A man has been arrested following an allegedly racially-motivated attack on a pregnant woman which caused her to lose her baby.
CCTV footage emerged which appeared to show a man verbally abusing a 34-year-old woman while shopping at a Co-op store in Bletchley, near Milton Keynes.
The unnamed woman ignored the man but was then followed to her car where the suspect kicked her repeatedly causing her to fall to the ground, at around 9.40pm on 6 August.
She was later rushed to hospital after sustaining kicks to the abdomen, but doctors were unable to save her baby.
A 40-year-old man was also hit on the head with a bag of ice and a bottle after he tried to help the woman.
Thames Valley Police confirmed a 37-year-old man was arrested on Wednesday on suspicion of racially aggravated assault and is currently being held in custody.
Speaking during an appeal for information in connection with the attack, PC Richard Armitage said: "This racially aggravated assault had absolutely devastating consequences for the victim, who lost her baby as a result of the attack.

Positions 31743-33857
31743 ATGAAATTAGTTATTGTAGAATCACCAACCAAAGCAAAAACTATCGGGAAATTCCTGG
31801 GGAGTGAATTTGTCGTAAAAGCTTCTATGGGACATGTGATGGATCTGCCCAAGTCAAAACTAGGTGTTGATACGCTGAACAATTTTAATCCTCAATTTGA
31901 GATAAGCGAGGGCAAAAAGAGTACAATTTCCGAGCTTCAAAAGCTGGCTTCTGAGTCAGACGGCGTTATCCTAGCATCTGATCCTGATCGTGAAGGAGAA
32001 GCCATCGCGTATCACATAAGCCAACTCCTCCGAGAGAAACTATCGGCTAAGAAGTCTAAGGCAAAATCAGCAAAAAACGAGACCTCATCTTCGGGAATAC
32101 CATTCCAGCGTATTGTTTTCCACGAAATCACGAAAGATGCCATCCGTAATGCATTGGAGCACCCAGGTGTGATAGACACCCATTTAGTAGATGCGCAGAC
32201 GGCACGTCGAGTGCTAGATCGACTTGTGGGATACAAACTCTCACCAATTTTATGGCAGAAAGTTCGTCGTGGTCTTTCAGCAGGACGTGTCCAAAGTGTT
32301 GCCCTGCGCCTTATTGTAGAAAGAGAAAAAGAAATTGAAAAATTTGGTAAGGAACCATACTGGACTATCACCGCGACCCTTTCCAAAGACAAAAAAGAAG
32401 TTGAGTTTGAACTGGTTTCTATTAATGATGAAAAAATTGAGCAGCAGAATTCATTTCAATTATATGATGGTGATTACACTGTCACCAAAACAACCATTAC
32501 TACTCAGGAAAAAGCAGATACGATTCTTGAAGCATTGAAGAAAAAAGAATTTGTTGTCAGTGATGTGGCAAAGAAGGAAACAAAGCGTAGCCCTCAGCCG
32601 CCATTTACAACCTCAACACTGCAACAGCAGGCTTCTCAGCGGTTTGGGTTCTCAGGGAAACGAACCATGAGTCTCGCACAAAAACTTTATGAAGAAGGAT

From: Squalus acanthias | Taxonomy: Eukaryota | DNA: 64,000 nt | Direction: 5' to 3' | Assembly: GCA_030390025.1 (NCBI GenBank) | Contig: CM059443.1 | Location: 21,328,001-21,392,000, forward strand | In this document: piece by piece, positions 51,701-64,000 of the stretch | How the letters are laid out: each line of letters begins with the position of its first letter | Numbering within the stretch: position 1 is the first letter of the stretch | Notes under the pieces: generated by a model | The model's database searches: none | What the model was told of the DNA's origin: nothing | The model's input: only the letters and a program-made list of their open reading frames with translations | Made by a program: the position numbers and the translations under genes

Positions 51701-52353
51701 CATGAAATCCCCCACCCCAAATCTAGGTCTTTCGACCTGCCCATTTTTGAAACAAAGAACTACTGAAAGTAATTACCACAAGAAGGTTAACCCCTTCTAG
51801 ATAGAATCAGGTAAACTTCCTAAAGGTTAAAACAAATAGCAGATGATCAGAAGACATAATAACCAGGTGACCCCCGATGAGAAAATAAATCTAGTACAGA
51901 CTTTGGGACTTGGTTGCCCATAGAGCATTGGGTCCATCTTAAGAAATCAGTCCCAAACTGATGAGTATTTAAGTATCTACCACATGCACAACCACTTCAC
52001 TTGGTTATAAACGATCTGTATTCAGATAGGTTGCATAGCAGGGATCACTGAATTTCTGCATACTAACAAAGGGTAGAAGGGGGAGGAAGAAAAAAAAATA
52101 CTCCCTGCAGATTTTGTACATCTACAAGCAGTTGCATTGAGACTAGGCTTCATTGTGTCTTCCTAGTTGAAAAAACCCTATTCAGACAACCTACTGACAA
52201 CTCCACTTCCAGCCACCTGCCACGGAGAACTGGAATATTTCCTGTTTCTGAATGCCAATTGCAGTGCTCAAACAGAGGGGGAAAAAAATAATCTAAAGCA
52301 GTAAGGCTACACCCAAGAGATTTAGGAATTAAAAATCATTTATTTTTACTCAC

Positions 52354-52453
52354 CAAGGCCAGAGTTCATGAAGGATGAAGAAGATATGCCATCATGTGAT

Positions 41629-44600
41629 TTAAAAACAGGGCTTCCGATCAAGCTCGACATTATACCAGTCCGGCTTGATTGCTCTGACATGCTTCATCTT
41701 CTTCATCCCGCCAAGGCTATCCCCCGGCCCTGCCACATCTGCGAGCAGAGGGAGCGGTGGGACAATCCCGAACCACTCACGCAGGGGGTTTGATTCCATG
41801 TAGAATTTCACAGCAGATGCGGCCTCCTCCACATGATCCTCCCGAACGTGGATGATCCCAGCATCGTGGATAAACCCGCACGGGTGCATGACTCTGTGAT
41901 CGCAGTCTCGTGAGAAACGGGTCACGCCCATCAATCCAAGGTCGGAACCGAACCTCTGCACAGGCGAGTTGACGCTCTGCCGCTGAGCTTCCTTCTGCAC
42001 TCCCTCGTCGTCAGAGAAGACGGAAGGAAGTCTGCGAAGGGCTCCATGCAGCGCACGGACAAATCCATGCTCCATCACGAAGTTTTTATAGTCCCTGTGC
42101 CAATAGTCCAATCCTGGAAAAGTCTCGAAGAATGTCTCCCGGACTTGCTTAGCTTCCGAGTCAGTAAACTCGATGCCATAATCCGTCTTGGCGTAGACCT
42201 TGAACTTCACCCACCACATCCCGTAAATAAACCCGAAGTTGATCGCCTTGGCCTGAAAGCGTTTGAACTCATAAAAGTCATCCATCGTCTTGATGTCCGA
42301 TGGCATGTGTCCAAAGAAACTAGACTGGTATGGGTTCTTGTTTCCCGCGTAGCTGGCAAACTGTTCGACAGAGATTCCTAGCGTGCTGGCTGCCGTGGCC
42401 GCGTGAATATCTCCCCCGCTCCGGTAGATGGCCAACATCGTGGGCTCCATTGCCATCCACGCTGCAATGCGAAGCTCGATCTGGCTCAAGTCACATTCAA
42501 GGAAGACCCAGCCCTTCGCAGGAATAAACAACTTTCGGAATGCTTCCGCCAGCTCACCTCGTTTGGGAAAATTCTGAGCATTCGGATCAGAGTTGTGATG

"Our thoughts are with her and her family at this incredibly difficult and sad time."
Both victims have now been released from hospital.
It comes as the National Police Chiefs' Council confirmed a sustained increase in the recorded number of hate crimes following the vote to leave the European Union on 23 June.
The rise in post-Brexit hate crime reports peaked at nearly 60 per cent higher than the same point in 2015 in July and was still 14 per cent higher on the same point in 2015 during August.
Assistant Chief Constable Mark Hamilton, the council's lead on hate crime, said they treated hate crime as a "priority" and urged victims to come forward as "nobody should suffer in silence".
It came after a Polish man was murdered in a suspected racially-motivated hate crime at a pub in Harlow, Essex on 28 August.
The Polish Ambassador to the UK, Arkady Rzegocki, visited the town in the days following the death of Arkadiusz Jozwik and called it a "very important tragedy". He said his staff had dealt with "15 or 16 such situations" since the vote in June.